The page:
The Jacob in prison story also fails to be interesting on almost any level. Every episode features a scene of him in prison that serves as a reminder that he isn’t very popular in there because he’s responsible for putting so many of the inmates in there. It’s what you would expect but it has been done better elsewhere. The mention of Crows Security only benefiting the rich and the suggestion that he will have to compromise his values in order to survive in prison has potential but it’s by far the weakest part of the show at present and would be best quickly resolved before it drags the rest of the season down with it.
A strong episode that explores the impossible choice Kate is facing brilliantly with strong focus on her relationship to both versions of Beth. On the surface it may seem like an easy choice considering everything Alice is done and it’s Mary’s job to embody that argument because of her personal experience. Mary going against the oath she swore to uphold and refusing to help Alice survive is really powerful and reinforces how consumed by grief she is at this point. It would be something she would end up regretting had things played out this way but her willingness to let Alice die is telling of her current emotional state. Kate struggles with the decision as she still has a strong emotional connection to Alice despite her promise to not grant her any more second chances. This is the first true test of her resolve and ultimately she makes the choice to let Beth live because it has the most positive result for more people. It doesn’t mean that it’s easy for her to let Alice die and she faces the consequences of her decision by making sure she’s there for Alice in her final moments. It’s a brutal scene that is wonderfully performed by Ruby Rose and Rachel Skarsten. Kate choosing to be there with Alice as her life ends is a testament to her strength of character as she doesn’t run away from difficult choices.
Alice’s survival comes as no shock and neither does Beth’s death but neither of these diminish what has happened. Kate still made the choice to let her die which will likely have the consequence of Alice being further beyond redemption than she already was because she has clear evidence of Kate giving up on her. There is still hope that Beth is in there somewhere as evidenced by her hallucination of Catherine but it will now be buried deeper than before. Rachel Skarsten continues to do a great job portraying Beth. It’s easy to forget that both characters are played by the same actor as they are so distinct. Beth quickly establishes natural dynamics with all of the characters and the scenes she shares with Kate are especially strong because they give Kate a flavour of what her life could have been like. She even validates Kate’s decision to live a double life and sees her motivations in a more positive light. Everything that Beth does in these two episodes cements her value and makes her death appropriately tragic. The return of August Cartwright shouldn’t have been a surprise but it was still unexpected in context. He has the potential to be a greater threat than Alice and Mouse because he was the one who created them and appears to have his own plan that he’s putting into motion. Mouse is terrified when he realises that his father is alive but also finds the strength within himself to reject his influence because his loyalty to Alice is so much stronger thanks to her acceptance of him as he is. Sophie continues to be a weak link even after the work put into rehabilitating her in recent episodes. Her lack of confidence in her ability to run Crows security doesn’t make sense even if it is interesting to play around with the idea of Crows Security maintaining a police state and doing more harm than good in Gotham. It feels like something Sophie should struggle with on principle rather than be responsible for implementing it. The Jacob in prison plot also fails to be interesting because it has all been done better elsewhere and would be best resolved before it drags the rest of the show down.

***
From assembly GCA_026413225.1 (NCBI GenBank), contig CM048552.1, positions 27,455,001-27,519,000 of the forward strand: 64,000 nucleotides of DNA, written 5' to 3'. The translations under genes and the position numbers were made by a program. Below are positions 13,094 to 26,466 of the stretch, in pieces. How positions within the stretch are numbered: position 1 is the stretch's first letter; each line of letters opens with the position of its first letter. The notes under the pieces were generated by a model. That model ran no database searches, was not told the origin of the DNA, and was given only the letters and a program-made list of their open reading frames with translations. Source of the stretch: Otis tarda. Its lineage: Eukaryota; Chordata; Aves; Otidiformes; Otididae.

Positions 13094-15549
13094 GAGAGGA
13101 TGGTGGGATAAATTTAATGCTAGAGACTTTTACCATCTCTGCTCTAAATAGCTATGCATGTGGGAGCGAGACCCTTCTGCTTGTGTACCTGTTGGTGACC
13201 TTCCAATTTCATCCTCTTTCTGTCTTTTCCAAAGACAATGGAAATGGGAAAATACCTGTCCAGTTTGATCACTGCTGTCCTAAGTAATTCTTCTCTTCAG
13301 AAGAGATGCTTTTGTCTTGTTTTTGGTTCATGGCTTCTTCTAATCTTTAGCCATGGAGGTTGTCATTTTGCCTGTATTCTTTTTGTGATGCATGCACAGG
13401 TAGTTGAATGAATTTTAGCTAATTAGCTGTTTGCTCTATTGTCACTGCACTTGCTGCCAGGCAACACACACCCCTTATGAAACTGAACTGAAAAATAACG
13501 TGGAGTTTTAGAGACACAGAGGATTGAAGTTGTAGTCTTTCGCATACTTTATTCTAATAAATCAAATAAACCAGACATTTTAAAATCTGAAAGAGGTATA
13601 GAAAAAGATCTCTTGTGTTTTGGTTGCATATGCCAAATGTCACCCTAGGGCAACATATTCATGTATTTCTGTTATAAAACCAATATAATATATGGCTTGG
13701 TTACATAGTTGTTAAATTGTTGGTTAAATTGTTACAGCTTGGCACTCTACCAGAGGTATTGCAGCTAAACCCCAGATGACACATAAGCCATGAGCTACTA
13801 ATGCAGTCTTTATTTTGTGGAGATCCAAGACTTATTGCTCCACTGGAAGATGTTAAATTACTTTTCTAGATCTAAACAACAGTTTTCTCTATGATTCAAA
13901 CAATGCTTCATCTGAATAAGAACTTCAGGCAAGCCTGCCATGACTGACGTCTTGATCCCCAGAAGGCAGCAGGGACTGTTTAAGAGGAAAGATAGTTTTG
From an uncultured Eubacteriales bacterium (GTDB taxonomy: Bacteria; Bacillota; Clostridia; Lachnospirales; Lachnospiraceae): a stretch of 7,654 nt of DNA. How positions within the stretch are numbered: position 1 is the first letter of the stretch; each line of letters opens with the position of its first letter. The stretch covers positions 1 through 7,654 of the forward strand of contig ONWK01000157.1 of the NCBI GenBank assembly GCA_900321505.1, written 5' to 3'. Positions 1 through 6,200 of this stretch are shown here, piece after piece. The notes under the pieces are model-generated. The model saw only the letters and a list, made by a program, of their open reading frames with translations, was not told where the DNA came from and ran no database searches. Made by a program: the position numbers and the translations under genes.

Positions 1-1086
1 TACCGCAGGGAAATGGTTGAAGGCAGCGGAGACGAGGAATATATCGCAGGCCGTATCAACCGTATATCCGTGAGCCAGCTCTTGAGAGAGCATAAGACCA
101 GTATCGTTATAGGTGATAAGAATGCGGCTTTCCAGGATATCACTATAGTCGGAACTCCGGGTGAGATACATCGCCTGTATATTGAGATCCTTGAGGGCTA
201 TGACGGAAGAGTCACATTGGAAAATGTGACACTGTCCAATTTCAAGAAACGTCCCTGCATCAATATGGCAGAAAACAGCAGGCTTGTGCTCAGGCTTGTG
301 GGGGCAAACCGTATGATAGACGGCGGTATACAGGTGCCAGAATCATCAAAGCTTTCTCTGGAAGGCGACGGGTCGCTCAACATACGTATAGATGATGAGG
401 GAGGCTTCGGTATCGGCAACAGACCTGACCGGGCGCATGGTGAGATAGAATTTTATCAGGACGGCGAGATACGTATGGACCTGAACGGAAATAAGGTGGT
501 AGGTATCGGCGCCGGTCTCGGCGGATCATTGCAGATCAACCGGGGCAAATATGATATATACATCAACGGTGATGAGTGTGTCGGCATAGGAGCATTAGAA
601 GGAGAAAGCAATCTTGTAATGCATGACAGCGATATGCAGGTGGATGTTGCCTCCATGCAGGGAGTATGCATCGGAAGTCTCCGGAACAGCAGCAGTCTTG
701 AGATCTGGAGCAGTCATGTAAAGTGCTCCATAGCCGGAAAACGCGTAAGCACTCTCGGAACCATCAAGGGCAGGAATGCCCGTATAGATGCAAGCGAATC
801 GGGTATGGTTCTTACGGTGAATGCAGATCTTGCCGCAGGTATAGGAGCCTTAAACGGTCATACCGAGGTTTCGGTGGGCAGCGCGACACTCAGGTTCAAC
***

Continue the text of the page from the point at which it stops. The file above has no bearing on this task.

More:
- the enormity of Kate’s choice being given room to breathe
- Mary embodying the anti-Alice side of the argument
- the portrayal of Mary’s all consuming gried
- Beth’s value being continually demonstrated
- Kate making her decision and accepting the consequences by being with Alice at the end
- the tragedy of Beth’s death feeling earned
- Sophie falling back on old habits
- the Jacob in plot failing to generate interest